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Study Shows Women Spend More on Beauty Products During Recessions

Women shopping for cosmetics

July 13, 2012

According to a study, even economic hardships cannot stand in the way of women and their beauty products. In fact, the study found that women actually spend more to enhance their appearance during recessions.

As reported by College Times, researchers from Texas Christian University, University of Texas at San Antonio, University of Minnesota and Arizona State University analyzed historical data to determine how economic downturns affected women's spending as well as conducted four other studies with unmarried 18 to 24 year old women and found that, in all cases, women were more likely to buy beauty products--defined as cosmetics, perfumes and designer clothing--during a recession. Why? Researchers claim it is because they are trying to attract a mate with a good job; a phenomenon called the "Lipstick Effect."

"Our findings consistently support the lipstick effect, as college-age women, when primed with news of economic instability, reported an increased desire to buy attractiveness-enhancing goods, along with a decreased desire to purchase goods that do not enhance one's physical appearance," said study author Sarah Hill as quoted by College Times.

Hill told Life Inc. that she was actually surprised by the results.

"I was expecting to find sales of these products to at best be flat when unemployment was high," said Hill. "That would have been interesting enough. But when we found that people were actually spending more during times of high unemployment, I thought that was fascinating."

Hill and her colleagues first encountered the unexpected pattern in 2010, after reading an article on how Mary Kay, Inc. was thriving while the rest of the economy was suffering.

According to The Huffington Post, researchers concluded that during an economic recession the amount of financially stable men drops. As a result, women want to make themselves more attractive in order to find a reliable mate. And, according to the study, women find men with good jobs more reliable because they can afford to raise a child.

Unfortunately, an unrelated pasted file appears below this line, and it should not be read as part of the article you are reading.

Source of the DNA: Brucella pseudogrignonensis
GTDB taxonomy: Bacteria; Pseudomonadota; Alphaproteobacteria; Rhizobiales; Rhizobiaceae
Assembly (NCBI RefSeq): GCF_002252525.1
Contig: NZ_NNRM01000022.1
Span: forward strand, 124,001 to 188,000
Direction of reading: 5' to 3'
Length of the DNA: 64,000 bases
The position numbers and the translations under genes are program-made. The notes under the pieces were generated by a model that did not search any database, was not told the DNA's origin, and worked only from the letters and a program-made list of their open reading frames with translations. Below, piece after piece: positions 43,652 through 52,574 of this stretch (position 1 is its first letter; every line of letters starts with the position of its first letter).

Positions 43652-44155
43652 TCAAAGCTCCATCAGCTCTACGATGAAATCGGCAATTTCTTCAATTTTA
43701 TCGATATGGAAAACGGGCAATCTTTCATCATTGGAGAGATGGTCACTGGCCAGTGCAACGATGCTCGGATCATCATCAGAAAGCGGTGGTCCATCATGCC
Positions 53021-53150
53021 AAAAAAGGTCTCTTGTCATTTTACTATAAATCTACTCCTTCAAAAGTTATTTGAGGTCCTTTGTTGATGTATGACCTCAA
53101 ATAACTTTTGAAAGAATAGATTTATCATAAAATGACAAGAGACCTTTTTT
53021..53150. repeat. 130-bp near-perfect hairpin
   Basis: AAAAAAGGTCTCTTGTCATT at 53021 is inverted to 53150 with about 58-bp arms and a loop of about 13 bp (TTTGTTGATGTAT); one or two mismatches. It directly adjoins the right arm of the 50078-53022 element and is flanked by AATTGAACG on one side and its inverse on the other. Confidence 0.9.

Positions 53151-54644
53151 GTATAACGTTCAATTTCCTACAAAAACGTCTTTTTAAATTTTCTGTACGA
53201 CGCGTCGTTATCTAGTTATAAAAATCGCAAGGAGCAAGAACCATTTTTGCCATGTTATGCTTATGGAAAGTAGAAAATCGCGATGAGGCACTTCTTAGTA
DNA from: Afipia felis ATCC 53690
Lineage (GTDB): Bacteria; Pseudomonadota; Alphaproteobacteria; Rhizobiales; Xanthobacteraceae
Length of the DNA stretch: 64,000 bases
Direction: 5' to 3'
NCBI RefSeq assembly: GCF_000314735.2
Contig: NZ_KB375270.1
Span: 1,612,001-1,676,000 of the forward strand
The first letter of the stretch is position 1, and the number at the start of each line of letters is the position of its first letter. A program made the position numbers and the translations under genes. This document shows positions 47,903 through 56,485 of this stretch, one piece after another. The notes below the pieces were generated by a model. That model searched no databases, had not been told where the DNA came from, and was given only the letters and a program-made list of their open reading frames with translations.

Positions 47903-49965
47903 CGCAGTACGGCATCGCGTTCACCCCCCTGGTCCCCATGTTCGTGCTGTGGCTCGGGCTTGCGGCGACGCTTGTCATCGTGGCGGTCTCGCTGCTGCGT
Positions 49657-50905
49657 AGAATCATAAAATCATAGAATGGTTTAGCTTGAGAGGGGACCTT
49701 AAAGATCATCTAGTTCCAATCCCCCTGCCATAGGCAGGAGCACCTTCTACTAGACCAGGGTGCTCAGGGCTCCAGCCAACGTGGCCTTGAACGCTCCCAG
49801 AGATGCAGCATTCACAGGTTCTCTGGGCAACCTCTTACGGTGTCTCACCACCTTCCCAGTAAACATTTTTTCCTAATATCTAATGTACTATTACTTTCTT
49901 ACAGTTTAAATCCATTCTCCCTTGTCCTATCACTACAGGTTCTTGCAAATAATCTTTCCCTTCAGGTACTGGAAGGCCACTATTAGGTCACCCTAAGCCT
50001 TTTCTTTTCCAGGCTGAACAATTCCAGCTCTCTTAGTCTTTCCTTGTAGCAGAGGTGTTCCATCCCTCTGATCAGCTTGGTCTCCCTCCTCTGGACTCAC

While the spending pattern may be true, the reasons behind it are not always agreed upon. For instance, The Huffington Post noted that previous research has shown that consumers tend to spend more on luxury goods during a recession because they are trying to make themselves feel better. Some women also explained that they are willing to spend more on quality products and clothing in order to land a job.

"You can have a really good resume, but you also have to look professional and look like an adult," said Kate Barnes, December 2011 graduate from Arizona State University's Walter Cronkite School of Journalism and Mass Communication, to College Times. "I think that putting yourself together shows that you're responsible and organized."

Still, other women said their tastes simply become more expensive as they mature and that spending more has nothing to do with trying to find a man.

"I spend more money on good quality brands now," said 26-year-old Maggie Reber-Wynn in The Denver Post.

According to Life Inc., Hill and her colleagues did not find the same outcome for men and indicated that it would be interesting to see whether men with good jobs do things to advertise that fact to potential mates.


Compiled by Heidi M. Agustin

Sources:

"'The Lipstick Effect': Women Spend More On Beauty Products During Recessions, Study Says," huffingtonpost.com, June 19, 2012, Bonnie Kavoussi

"Boosting Beauty in an Economic Decline: Mating, Spending, and the Lipstick Effect," personal.tcu.edu, May 28, 2012, Sarah E. Hill, Christopher D. Rodeheffer, Vladas Griskevicius, Kristina Durante, and Andrew Edward White

"Research Shows College-Aged Women Buy Cosmetics, Strive for Physical Beauty More During Recession," ecollegetimes.com, July 9, 2012, Alli Ligget

"When economy gets bad, women dress to impress," lifeinc.today.msnbc.msn.com, July 12, 2012, Linda Carroll

"Women question study finding that beauty spending goes up in recession," denverpost.com, June 25, 2012, Elana Ashanti Jefferson

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